Having lived in New York for over a year, I’m almost bored of being complimented on my British accent. I imagine people who are extraordinarily attractive might develop a similar nonchalance towards being admired by strangers: it’s nice, but it can also be a minor inconvenience to be inveigled into sharing a potted personal history when you really just want to read your book and enjoy your cappuccino in peace.
Unfortunately for Americans in Britain, the love flows only one way. While US websites publish listicles such as “30 Awesome British Slang Terms You Should Start Using Immediately”, the British media has a fondness for articles such as “41 Things That Americans Say Wrong”. It’s odd that the US, a country that does not want for national pride, should seem agreed that British English is superior.
Lynne Murphy, an American professor of linguistics who has lived in the UK for almost 20 years, has decided to investigate this curious phenomenon. Her book, The Prodigal Tongue, offers an entertaining and sometimes gleeful riposte to the countless stories she has read complaining of the “creeping”, “invading”, “pointless” and “annoying” Americanisms that are corrupting British English.
Murphy has yet to find a list of supposed Americanisms or Britishisms that isn’t at least partly poppycock (a word that sounds silly enough to be thought of as British, but in fact originated in North America). Our attitudes towards accents reflect our underlying prejudices, and don’t hold up to rational scrutiny.
When Americans think of British English, they tend to think of received pronunciation, which conjures up images of sprawling country estates and bumbling eccentrics. The British actor and TV presenter James Corden was reportedly encouraged by the US television network CBS to use “charming” British words and to avoid “confusing” ones. “Willy”, “shag”, “bonkers” and “squiffy” were in; “bladdered” and “dodgy geezer” were out.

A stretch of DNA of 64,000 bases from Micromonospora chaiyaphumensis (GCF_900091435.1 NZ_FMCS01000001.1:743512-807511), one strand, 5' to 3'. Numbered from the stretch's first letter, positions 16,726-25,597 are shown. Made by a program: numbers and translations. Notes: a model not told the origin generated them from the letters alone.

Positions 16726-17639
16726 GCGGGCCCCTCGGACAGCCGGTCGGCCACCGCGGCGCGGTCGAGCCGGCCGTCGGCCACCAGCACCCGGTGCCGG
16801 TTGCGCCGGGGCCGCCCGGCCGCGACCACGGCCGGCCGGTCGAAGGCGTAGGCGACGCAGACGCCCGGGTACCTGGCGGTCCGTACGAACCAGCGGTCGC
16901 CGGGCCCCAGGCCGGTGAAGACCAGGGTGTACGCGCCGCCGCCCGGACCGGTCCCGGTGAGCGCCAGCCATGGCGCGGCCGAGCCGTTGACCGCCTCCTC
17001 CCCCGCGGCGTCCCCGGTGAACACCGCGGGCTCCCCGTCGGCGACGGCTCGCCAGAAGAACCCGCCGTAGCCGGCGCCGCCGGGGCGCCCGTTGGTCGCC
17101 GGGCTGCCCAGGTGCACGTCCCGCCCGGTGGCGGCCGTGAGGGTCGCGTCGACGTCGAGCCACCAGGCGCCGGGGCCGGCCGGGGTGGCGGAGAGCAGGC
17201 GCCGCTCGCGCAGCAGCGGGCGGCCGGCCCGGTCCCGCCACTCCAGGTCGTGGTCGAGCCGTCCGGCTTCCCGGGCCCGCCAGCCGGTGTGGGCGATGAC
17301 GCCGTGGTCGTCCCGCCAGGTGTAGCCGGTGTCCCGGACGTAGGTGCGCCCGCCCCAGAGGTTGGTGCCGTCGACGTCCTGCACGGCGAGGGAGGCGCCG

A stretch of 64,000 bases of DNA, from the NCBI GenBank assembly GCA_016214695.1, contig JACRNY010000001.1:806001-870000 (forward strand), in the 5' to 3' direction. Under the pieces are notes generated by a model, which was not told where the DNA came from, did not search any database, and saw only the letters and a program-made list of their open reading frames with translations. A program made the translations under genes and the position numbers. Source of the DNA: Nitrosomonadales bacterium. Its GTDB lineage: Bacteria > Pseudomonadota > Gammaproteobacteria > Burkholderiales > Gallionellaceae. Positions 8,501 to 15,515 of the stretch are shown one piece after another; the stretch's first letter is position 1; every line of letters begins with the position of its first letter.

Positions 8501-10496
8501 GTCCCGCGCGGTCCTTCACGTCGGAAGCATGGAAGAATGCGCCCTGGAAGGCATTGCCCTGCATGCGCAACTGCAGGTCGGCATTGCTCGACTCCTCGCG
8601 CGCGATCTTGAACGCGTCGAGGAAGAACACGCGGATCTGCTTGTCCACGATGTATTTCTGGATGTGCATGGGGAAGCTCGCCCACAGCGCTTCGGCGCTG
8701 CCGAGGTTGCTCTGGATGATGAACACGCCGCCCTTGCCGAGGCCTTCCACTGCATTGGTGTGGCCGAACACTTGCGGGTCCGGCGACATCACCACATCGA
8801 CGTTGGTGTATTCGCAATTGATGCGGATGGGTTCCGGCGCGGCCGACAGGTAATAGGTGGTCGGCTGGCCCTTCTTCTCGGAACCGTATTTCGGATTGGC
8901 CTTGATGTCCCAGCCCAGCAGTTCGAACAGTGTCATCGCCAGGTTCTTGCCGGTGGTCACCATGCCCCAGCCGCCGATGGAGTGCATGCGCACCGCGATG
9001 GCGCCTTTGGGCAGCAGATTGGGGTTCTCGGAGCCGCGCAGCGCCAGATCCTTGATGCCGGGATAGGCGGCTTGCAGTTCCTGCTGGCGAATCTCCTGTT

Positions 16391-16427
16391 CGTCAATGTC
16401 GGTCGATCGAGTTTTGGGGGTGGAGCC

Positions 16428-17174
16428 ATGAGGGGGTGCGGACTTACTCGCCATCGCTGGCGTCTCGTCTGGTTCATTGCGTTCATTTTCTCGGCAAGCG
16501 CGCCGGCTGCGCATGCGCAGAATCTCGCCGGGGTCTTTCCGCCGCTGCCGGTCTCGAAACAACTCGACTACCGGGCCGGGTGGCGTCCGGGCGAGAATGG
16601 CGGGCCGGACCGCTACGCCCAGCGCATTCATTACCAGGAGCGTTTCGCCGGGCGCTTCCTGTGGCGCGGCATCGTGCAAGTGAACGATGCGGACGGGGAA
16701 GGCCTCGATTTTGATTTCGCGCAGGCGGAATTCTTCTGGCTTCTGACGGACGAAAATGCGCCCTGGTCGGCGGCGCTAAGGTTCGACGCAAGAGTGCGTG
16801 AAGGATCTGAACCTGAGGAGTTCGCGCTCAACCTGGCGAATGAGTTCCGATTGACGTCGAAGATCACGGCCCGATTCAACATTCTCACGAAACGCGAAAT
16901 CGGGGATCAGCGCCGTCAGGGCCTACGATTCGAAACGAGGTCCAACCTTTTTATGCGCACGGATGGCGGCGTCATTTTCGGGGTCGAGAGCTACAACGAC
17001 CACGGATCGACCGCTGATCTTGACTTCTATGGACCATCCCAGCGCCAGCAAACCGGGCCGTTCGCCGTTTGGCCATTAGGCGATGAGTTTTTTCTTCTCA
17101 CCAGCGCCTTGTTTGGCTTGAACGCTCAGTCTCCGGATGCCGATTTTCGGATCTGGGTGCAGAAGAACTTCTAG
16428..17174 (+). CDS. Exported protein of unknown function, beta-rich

Brits often dismiss words they don’t like as “Americanisms” and have a tendency to tie themselves in logical knots while trying to explain why Americans are “wrong”. Murphy singles out Simon Heffer, who contributes to a “well-populated genre of writing guides by people who don’t know a lot about language”, for asserting that in saying “maths”, rather than “math”, Brits have “maintain[ed] the plural of the original word”. In fact, mathematics is singular. Math is a clipping, like “lab” instead of laboratory, while “maths” is a contraction, like “attn”. Both are grammatically correct.
We Brits often have ourselves to blame for the worst “Americanisms”. Writing “might of” instead of “might’ve” is sometimes mislabelled an Americanism, but it’s a grammar mistake – and one that occurs twice as often in British texts than in American ones. The US may have embraced management speak with gusto, but that awful phrase “blue-sky thinking” appears six times more frequently on British websites than on American ones.
Some of the habits that we identify as being British are relatively new. For instance, it was only in the 1990s that spellings such as apologize and realize were largely dropped in British English in favour of their -ise variants. When we try to be more British we frequently end up sounding more French. The word autumn was introduced to English from French in the 1300s, and fall, or fall of the leaf, came into use in the 1500s. “Why did Americans take to fall, while Brits forgot it? Maybe it’s because Americans have more to be poetic about. Autumn in Britain is relatively drab,” writes Murphy.
The Prodigal Tongue is ultimately a celebration of the richness and diversity of English, and a reminder that the language we use reflects and perpetuates cultural, political and social imbalances. Words are power – but they have their limitations too. A 2007 study (admittedly small-scale) found that Americans who had lived abroad were less likely to be impressed by British accents. This suggests a simple but discomfiting cure for Americans’ love of British English: exposure to more British people.
This article appears in the 18 Apr 2018 issue of the New Statesman, Enoch Powell’s revenge